Sunday, July 12, 2009
Little House on the Prairie
On a recent trip to Missouri, ten minutes from my old hometown, we stopped in the small city of Mansfield to tour the home of Laura Ingalls Wilder. What I’d forgotten were how beautiful swaths of summer wildflowers were along roadsides this time of year: Queen Anne’s lace, soft, swaying, elegant, and black-eyed Susan’s wobbling in breeze, their bright yellow skirts dabbed with winking black bows, and alongside those, purple cone flower patches, picnicking tall and stoic under blue skies. All this before we’d arrived at Laura and Almanzo’s home.
This historic place tucked in the Ozark hills is called Rocky Ridge Farm. She and husband Almanzo Wilder moved with daughter Rose to this lovely area in 1885 from Dakota territory. Almanzo built the home, and since they were small folks, she four- feet-eleven, and he, five-feet-four, everything was crafted to fit them, from low ceilings to short counter-tops. A tiny staircase led to upstairs rooms which we didn’t get to tour due to the historical society wanting to preserve original flooring. This year alone they’d already had forty-thousand visitors.
As we walked through, history whispered. I imagined Laura in the kitchen, kneading bread, she in her little bed, napping, but most of all, her at the small oak writing desk, recalling stories from her childhood. Those same books I snuggled under covers and read to my own little girls years and years later.
Characters popped alive again. Mean ole Nellie Olson, who did things we sometimes wanted to but couldn’t because we were too nice. Her ultra spoiled mama, Harriet. Pa at the honey tree. Ma doctoring skinned hearts and knees. Mary going blind. Mr. Edwards, the dear family friend who almost froze walking through a blizzard to bring his dear Ingall’s girls peppermint sticks and sweet potatoes for Christmas. And, Laura, pigtailed and shiny, the one who could make Pa's lip quiver and eyes brim with tears. This when he wasn't bent over laughing at her antics.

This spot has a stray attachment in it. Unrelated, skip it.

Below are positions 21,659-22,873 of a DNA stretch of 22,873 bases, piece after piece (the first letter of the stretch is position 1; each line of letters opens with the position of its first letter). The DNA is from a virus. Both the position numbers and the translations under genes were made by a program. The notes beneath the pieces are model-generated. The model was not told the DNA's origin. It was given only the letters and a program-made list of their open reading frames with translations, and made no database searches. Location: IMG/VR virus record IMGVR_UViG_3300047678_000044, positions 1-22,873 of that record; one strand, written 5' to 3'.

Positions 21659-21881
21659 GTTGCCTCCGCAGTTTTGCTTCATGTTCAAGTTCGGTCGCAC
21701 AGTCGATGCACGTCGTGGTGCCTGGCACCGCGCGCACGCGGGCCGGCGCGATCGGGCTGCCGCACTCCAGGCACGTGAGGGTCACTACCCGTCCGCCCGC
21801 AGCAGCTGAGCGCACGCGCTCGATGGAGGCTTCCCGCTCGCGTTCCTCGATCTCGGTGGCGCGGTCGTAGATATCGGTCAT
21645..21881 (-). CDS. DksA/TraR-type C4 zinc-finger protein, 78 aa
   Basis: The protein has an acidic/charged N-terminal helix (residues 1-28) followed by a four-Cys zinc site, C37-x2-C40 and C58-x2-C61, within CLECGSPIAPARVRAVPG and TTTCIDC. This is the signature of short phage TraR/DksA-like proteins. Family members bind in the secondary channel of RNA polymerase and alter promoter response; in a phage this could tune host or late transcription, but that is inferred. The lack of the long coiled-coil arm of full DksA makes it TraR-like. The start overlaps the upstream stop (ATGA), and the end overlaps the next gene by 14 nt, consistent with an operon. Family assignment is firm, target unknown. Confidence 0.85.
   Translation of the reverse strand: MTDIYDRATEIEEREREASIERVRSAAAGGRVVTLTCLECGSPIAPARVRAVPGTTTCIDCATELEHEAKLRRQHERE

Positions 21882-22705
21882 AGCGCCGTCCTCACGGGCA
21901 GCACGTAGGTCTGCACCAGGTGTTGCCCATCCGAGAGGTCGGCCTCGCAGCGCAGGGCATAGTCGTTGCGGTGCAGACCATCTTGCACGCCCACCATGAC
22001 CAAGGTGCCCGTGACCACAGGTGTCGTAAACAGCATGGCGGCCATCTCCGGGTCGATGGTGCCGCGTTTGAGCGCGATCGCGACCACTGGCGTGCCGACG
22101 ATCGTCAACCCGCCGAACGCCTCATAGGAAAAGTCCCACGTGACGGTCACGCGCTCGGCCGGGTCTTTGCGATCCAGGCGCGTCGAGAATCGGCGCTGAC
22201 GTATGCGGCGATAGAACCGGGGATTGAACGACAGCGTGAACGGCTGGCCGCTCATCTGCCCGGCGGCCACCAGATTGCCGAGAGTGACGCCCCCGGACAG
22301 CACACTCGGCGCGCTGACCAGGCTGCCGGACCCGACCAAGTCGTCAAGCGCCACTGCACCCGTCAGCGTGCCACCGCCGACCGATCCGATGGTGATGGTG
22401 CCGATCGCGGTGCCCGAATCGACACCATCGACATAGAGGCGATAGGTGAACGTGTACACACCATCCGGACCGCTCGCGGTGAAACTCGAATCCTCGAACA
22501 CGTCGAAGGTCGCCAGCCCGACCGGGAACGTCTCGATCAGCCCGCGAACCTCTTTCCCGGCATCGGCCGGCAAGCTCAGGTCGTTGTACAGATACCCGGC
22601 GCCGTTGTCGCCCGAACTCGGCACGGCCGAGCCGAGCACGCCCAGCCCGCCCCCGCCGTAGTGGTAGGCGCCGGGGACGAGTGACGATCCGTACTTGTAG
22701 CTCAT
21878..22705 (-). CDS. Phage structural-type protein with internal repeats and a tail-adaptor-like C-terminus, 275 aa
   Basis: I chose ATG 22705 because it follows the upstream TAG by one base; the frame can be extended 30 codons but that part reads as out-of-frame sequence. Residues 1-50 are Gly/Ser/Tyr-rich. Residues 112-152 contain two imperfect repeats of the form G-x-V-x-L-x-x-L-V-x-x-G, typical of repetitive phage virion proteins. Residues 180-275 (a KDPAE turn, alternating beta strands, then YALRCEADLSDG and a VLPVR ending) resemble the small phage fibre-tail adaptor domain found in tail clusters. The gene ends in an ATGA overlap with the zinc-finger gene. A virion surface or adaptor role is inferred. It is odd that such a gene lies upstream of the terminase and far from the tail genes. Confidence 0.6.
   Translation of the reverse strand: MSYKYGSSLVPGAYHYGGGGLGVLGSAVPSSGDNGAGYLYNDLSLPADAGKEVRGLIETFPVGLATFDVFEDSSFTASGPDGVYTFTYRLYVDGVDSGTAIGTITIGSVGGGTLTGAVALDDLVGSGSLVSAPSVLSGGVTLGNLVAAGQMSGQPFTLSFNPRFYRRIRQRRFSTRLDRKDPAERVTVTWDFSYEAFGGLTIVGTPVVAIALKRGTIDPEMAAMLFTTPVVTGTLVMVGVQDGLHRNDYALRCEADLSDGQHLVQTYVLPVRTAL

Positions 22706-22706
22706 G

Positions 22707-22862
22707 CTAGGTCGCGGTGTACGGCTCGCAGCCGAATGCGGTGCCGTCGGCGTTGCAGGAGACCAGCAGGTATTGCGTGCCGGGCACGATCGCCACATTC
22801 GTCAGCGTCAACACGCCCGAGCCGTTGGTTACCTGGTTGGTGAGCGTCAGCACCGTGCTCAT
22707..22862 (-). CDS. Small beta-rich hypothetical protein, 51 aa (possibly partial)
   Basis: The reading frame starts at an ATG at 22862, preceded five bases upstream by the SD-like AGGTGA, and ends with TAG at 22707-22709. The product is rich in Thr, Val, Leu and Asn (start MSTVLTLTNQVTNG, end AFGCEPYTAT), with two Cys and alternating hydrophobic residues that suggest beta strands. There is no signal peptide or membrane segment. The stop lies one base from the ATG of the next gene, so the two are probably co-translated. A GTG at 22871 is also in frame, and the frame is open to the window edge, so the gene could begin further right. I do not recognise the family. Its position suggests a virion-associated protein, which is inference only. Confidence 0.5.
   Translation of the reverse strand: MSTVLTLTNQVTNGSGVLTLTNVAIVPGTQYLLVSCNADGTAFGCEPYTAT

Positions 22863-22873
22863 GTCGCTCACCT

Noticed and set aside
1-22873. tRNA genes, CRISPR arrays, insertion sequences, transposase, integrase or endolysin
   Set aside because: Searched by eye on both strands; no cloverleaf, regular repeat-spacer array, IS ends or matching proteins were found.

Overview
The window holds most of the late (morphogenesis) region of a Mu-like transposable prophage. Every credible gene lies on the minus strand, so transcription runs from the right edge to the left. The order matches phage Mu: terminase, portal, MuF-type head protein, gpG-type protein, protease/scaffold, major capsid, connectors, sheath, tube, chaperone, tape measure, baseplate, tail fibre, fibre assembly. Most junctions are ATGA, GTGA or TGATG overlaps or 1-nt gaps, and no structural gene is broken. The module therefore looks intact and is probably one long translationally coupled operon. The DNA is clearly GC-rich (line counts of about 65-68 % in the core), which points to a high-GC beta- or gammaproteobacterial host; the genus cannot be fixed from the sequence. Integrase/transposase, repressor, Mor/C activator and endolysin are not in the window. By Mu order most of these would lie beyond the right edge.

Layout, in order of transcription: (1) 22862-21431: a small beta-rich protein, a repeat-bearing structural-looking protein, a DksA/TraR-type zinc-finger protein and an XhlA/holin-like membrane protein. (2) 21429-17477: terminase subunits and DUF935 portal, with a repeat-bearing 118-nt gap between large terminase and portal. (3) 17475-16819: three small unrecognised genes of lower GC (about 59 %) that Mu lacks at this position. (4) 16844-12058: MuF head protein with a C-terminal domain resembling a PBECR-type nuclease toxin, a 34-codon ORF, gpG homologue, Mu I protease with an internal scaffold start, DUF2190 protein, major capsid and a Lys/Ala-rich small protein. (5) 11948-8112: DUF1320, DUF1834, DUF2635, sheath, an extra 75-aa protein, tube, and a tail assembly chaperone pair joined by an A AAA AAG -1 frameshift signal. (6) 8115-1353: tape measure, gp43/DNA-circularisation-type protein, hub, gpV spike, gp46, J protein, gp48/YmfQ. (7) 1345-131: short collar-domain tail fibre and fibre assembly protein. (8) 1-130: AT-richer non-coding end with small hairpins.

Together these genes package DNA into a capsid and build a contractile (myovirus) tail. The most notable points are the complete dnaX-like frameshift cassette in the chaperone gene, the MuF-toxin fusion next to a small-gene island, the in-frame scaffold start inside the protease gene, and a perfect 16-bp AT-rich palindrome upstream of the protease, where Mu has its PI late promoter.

Did you know Laura didn’t start the “Little House” series until she was sixty-five? This inspired me. I thought of all the late bloomers, myself included, and hope welled.
Another thing I didn’t know. Her daughter Rose was a writer before Laura was. She was also a journalist who traveled the globe. In 1928, Rose, then grown, spent eleven-thousand dollars of her own money and ordered an English style rock house from Sears, built a mile away from her parents home. She presented the home, complete with electricity-which would explain the eleven-thousand-to Laura and Almanzo for Christmas, and they moved in shortly after. Rose moved into the Rocky Ridge home, supplied with electricity also. Imagine owning the only two homes in the area with electricity twenty years ahead of everyone else! Visitors would come just to gawk at the lights and Laura’s new closets, also a novelty.
The rock house is where Laura wrote the first four “Little House” books. A few years later, the Wilders moved back to their Rocky Ridge home, vowing they would never leave again. They never did.
In 1932 Laura published the first “Little House” books. All nine manuscripts were penned in these two homes. She died at age ninety, her beloved Almanzo preceding her by several years.
All this history tucked among sun and sky and wildflowers.
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